On the 18th of September it will be five years ago to the day that Huis Marseille, the first photography museum to grace Amsterdam, opened its doors to the public. The museum’s five-year existence is being celebrated this autumn with various activities and a large survey exhibition of the collection. Taking our cue from drummer Jim Morello’s ‘warming-up’ beat that was turned into an evergreen by Dave Brubeck and Paul Desmond in 1959, it’s time to take a short look back, a short look ahead, and throw a little party – Take Five!
On opening in 1999, the museum began with a collection of something over 50 photographs. Now, five years later, the collection has tripled in size to over 165 works. The accent is on contemporary photography. Established names and new talents both have found a place within it. Although the collection is internationally oriented, it also contains over 70 works by Dutch photographers. Due to the light-sensitive nature of photography, it is impossible to present the collection on a permanent basis. However, small selections from the collection have been shown regularly over the past five years. Right from the start, the exhibitions in Huis Marseille have also functioned as a museum laboratory: at times a work in the collection will lead to an exhibition, at other times an exhibition will lead to an acquisition. This interplay between exhibiting and acquiring has considerably enriched the collection. But Take Five! is not just a festive look at old favourites, for the exhibition also contains many surprises – this is the first time that various works have left the depot.
Take Five! presents the Huis Marseille collection under loosely categorized themes. The Big Room has literally been transformed into a darkroom, a space featuring works in which black and the night dominate: Valérie Belin, Balthasar Burkhard, Andreas Gursky, Craigie Horsfield, Axel Hütte, Thomas Ruff and Laura Samsom-Rous. In the Garden Room, on the other hand, light is the central theme – the camera lucida ! – with works by Jean-Marc Bustamante, Candida Höfer, Thomas Struth and others. Then there is a portrait gallery, with photographs by Céline van Balen, Marco van Duyvendijk, Yasumasa Morimura, Andres Serrano and Beat Streuli. The model builders, like James Casebere, Frank van der Salm and Edwin Zwakman, also have their own space. Hubbard/Birchler, Sarah Jones, Hannah Starkey and Marijke van Warmerdam represent that group of artists using photography to create (the suggestion of) a story. For these photographers one of the spaces has been transformed into a film theatre. Documentary photography – that continuous and ever-surprising source of inspiration for all photographers – is also given its due, with photographs by Bertien van Manen, Robert van der Hilst and Carl de Keyzer. And each month in the Little Room there will be a different, small solo exhibition of photographers represented extensively in the collection: Naoya Hatakeyama, Jacqueline Hassink and Anton Corbijn. Finally, on the terrace in Huis Marseille’s garden, J.C.J. Vanderheyden has specially designed a life-sized camera obscura in which visitors can literally experience the workings of the photographic camera.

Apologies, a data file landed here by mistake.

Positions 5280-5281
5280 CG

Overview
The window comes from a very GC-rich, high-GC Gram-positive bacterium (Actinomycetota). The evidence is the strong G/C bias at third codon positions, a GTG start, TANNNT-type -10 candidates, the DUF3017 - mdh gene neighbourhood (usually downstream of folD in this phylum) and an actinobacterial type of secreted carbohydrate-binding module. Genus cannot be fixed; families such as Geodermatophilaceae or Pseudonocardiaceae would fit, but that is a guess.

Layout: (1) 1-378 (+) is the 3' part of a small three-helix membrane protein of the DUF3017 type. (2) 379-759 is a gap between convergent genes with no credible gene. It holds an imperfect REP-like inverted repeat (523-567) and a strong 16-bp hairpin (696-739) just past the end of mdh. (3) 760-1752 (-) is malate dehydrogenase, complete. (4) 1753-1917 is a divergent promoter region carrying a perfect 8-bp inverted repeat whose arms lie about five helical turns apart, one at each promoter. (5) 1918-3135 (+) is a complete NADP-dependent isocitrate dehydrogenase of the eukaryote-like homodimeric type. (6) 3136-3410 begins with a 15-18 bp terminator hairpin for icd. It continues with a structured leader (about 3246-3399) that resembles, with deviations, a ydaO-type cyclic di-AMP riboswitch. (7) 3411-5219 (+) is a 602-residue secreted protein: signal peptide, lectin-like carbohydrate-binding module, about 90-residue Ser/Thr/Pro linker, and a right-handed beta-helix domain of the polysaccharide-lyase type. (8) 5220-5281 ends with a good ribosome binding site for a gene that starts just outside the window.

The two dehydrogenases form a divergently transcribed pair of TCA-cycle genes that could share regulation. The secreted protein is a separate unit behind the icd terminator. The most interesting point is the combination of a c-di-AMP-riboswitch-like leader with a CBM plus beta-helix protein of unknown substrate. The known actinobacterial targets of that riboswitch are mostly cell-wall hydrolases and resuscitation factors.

The Locations of Take Five!
The exhibition Take Five! Huis Marseille Turns Five is being presented at two different locations: Huis Marseille itself at Keizersgracht 401 and KunstKamers, our next-door neighbour at Keizersgracht 399. The entrance ticket to Huis Marseille also covers admission to KunstKamers.
A special fifth-anniversary book elucidating the interplay between five years of acquiring and exhibiting and also including a complete overview of the collection as it stands thus far, will be presented concurrently with this exhibition: Take Five! Huis Marseille Turns Five, Amsterdam 2004. Design: Bureau Piet Gerards, Heerlen/Amsterdam. Price: 39.50 euros.